Stung by the wave of state court cases consolidating marriage equality across the country, conservative groups in many states are now focusing on judicial elections to ensure the array of laws they’ve passed are upheld when challenged in state courts.
Abortion rights organizations in Colorado launched a campaign Tuesday opposing a proposed constitutional amendment on the November ballot that would add “unborn human beings” to the state’s criminal code.
As Democrats struggle to take back the heavily Republican-dominated state legislature, reproductive rights and health-care access are sure to play out as central issues for both Republican Gov. Rick Scott and his likely opponent Charlie Crist.
In a radio interview, Republican Rep. Cory Gardner said his opponent, Sen. Mark Udall, is “trying to distract voters” by attacking Gardner for his positions on abortion and contraception, which, according to Gardner, “aren’t top of mind for people.”
Democratic Senators failed to garner Republican support for the legislation, and it was blocked.
After calling the Supreme Court’s decision in the Hobby Lobby case “certainly the worst in the last 25 years,” Senate Majority Leader Harry Reid (D-NV) announced on Thursday that the Senate will take up the Protect Women’s Health From Corporate Interference Act next week.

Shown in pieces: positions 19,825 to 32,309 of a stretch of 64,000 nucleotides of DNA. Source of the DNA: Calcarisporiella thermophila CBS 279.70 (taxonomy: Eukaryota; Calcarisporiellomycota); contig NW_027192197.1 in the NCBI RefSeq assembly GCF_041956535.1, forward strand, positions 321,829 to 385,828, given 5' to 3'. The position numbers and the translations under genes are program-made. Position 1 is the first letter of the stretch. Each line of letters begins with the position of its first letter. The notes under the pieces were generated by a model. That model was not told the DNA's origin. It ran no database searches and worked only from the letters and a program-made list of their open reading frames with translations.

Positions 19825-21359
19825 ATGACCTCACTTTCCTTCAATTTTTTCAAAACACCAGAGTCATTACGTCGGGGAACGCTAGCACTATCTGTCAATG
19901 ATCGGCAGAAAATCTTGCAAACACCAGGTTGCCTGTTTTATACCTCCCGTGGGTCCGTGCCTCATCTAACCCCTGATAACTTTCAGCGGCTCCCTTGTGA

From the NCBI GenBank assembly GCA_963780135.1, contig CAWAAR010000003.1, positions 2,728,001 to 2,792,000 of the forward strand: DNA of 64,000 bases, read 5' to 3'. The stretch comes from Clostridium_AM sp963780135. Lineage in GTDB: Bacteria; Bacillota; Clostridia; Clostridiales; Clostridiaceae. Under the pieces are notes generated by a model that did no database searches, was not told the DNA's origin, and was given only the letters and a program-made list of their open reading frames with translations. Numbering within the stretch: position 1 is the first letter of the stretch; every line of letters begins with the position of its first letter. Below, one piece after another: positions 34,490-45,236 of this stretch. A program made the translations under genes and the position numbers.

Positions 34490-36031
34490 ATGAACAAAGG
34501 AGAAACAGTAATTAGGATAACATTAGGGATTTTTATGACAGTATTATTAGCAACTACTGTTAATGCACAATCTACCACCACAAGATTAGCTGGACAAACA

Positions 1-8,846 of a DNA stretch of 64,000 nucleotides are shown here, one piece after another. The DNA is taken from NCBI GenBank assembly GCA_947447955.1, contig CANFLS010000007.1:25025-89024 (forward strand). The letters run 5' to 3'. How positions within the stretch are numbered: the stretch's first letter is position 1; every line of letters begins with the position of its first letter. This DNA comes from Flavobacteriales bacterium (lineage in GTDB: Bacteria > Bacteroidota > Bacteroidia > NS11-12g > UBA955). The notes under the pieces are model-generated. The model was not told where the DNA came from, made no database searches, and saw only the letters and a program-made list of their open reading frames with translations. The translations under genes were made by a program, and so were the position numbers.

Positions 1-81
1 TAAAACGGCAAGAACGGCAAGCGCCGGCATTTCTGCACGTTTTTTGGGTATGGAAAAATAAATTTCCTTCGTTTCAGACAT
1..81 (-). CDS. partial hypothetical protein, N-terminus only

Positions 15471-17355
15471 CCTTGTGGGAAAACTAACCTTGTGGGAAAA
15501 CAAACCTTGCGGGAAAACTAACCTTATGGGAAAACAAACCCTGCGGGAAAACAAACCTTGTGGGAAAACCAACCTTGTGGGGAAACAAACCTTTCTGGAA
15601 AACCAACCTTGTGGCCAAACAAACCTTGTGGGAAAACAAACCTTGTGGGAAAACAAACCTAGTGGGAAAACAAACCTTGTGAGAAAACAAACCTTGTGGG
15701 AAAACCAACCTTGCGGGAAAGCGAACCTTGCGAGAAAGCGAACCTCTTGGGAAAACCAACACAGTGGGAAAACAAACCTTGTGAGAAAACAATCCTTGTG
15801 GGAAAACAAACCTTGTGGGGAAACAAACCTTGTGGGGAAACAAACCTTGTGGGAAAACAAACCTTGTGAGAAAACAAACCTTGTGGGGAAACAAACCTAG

Women’s empowerment is key to Clinton’s vision of progress, and she is forthright in supporting women’s human rights. As such, it’s curious that the book fails to address, among other things, maternal mortality, abortion, contraception, or the reproductive havoc caused by modern warfare.
The legislation will not amend the Religious Freedom Restoration Act, as some advocates have called for. Instead, it will clarify that employers cannot use any federal law, including RFRA, to deny employees federally guaranteed health-care coverage under the Affordable Care Act.
Ultimately, we do not see the passage of HB 2 as a total loss. On the contrary, we recognize that that moment was an opportunity and an opening.
Naysayers would have us believe that Texans have surrendered to the inevitable, that they have stopped working for reproductive rights after the fervor of the summer of 2013. Nothing I have seen in the last year suggests that they are any less angry, any less passionate, than they were last June.